When We Say “We Can’t” as We Age, Is it Common Sense or Psychological?

 

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I have a friend in her 70s who is a very reluctant driver, and she has been like that since at  least  her 50s.  For over twenty years, her longtime boyfriend drove her almost everywhere.  Since he’s moved out, she mostly drives to work, the doctor, and to neighborhood businesses.  She does not like to travel alone and has curtailed many things that she has enjoyed doing for years like taking the train to New York to attend the opera. (She does not like to drive from the close in Virginia suburbs to Union Station in DC for starters.)

 

I have another frend, also in her 70s, who has bought a new car with all of the safety features like accident avoidance cameras.  She’s a widow and is used to travelling by herself or with family or friends.  She wans to keep driving but wants to do it safely since an accident involving older driver is often perceived to be that driver’s fault.

I have another friend, in her late 70s, who will drive her minivan almost anywhere (with or without her husband.)  She is very active with many friends, hobbies, and interests.

So is an unwillingness to drive as we age, psychological or common sense? (Each of these ladies is in good health and to the best of my knowledge has no reason why she should not drive.)

I used to love to climb on rocks and explore tidepools.  I am now afraid to do that.  I can’t decide if that is commonsense or a self-imposed pyschological barrier.  Yet I see dozens of volunteers in their 60s, 70s, and 80s who climb up and down from the tidepools with no outward signs of trepidation.

There are many things that we can no longer safely do as we age.  So not doing some of those things make sense, especially if we have a medical condition that precludes doing them safely.  For other things, why do we allow ourselves to do things we could easily accomplish if we gave ourselves permission?

What have you given up as you age and why have you given it up?  Is it fear or reason that keeps you from continuing a previously beloved activity?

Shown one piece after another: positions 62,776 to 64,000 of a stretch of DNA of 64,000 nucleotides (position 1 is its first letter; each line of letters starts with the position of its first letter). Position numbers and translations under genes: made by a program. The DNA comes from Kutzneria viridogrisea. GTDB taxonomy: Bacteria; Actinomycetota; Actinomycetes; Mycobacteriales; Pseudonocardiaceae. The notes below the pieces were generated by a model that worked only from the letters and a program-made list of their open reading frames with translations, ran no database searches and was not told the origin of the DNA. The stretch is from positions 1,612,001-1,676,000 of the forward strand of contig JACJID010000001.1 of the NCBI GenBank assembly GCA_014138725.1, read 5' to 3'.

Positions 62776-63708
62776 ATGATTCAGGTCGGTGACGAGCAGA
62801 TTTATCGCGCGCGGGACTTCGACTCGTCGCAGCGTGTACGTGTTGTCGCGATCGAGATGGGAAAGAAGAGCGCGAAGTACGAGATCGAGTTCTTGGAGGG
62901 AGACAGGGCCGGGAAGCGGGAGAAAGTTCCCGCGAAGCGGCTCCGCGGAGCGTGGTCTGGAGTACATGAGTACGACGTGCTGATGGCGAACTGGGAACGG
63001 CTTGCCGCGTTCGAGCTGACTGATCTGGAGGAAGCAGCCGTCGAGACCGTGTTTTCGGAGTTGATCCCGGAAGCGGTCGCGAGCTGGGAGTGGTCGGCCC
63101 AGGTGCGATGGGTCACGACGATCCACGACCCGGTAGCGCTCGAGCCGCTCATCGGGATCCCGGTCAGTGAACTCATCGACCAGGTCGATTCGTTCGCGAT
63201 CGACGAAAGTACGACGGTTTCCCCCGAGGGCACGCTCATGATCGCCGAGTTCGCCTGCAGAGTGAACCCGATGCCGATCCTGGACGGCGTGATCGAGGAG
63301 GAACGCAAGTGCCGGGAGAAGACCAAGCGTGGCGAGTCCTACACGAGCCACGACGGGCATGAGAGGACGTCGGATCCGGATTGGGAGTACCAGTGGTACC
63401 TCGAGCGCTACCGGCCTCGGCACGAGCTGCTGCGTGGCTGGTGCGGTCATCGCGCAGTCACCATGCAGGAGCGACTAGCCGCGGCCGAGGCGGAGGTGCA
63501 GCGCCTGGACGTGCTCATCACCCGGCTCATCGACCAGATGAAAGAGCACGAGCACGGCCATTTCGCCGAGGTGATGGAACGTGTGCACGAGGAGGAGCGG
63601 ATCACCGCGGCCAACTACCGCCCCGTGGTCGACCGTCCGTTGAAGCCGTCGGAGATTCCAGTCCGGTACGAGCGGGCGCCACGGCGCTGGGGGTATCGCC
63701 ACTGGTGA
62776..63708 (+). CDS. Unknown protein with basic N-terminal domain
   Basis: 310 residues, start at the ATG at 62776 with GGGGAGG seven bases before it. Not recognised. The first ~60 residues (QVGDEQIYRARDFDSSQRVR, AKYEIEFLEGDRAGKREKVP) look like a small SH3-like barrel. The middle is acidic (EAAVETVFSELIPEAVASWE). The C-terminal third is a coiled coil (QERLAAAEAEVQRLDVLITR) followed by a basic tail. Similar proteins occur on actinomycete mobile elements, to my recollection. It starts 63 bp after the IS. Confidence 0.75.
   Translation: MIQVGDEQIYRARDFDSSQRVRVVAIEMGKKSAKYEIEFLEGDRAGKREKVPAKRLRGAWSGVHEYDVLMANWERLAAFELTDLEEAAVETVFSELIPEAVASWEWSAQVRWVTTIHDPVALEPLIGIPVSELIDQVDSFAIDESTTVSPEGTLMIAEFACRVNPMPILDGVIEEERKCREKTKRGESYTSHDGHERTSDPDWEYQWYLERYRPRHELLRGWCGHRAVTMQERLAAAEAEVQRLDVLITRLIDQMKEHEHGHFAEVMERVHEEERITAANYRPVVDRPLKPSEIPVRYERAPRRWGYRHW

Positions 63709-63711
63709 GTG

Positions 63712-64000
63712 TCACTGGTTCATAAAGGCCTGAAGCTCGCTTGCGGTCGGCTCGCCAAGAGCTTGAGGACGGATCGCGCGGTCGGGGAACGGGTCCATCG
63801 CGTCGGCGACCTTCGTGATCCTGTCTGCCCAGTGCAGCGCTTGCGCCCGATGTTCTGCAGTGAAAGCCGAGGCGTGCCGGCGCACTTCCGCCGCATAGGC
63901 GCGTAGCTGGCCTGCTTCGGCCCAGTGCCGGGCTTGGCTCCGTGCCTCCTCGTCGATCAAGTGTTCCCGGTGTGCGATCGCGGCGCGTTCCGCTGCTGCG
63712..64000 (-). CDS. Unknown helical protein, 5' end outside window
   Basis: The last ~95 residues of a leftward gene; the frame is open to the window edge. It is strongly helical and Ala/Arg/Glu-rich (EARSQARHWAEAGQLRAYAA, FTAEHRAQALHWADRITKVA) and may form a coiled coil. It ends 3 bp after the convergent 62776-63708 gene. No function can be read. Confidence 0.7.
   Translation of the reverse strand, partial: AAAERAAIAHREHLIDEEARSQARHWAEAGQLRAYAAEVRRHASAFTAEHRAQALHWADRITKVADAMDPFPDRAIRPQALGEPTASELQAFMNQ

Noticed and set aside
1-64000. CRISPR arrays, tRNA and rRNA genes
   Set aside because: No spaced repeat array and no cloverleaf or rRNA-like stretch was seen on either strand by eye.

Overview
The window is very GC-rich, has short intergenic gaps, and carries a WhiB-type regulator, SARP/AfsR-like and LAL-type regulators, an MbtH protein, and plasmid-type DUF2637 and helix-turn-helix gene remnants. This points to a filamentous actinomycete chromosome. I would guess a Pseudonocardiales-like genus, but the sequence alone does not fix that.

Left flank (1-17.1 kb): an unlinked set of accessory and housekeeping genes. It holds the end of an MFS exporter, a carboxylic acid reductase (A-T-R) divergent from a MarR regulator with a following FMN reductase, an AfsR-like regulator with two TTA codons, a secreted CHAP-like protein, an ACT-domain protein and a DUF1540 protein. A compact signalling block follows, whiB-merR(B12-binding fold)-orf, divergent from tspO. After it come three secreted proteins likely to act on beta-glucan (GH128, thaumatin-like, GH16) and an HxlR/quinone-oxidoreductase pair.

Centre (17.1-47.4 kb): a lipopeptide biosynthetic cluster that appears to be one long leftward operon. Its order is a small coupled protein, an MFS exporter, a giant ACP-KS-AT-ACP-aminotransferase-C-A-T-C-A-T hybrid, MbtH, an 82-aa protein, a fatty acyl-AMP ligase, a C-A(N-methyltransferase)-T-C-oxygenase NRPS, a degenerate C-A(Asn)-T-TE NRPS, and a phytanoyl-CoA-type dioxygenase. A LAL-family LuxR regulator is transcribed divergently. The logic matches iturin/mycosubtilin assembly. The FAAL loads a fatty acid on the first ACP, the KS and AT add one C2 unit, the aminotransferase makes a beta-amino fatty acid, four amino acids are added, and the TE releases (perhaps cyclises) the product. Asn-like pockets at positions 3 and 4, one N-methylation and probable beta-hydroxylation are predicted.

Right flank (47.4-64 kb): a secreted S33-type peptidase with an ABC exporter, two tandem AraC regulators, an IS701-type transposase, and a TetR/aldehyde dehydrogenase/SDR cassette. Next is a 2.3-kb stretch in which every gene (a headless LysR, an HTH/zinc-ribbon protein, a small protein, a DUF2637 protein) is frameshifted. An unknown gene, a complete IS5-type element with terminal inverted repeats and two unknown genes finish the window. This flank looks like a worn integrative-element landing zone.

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19 thoughts on “When We Say “We Can’t” as We Age, Is it Common Sense or Psychological?”

  1. As people age, they don’t necessarily “give up”, but they do become more and more aware of their mortality. They’ve seen too many of their friends and family pass on and the older they get – the more the odds are against them. They’ve noticed the new and unusual pain in the knees, or the back, etc and that eats at their confidence. Now they are not even certain of their strengths and limitations. I could go on, but I’m sure you get the idea.

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  2. Good question! Wisdom and good sense … or fear and foolhardiness? I think that often, the lines between these ideas can very muddled or blurry.

    We do become more aware of our mortality and the voice of self-preservation certainly kicks-in.

    But, I also think that it is kind of self-fulfilling prophecy. The less we do such things as climbing over rocks, the more we fear doing them and the less capable of doing them we become.

    Short of stupid or rash behavior, the longer we can “climb rocks,” the better off we are.

    Liked by 1 person

  3. Darren, the “Longer we can climb rocks, the better off we are.” makes a good catchphrase. Here’s to climbing rocks, however, we envision that metaphor. I need to get going on my PT so I can go climb more rocks!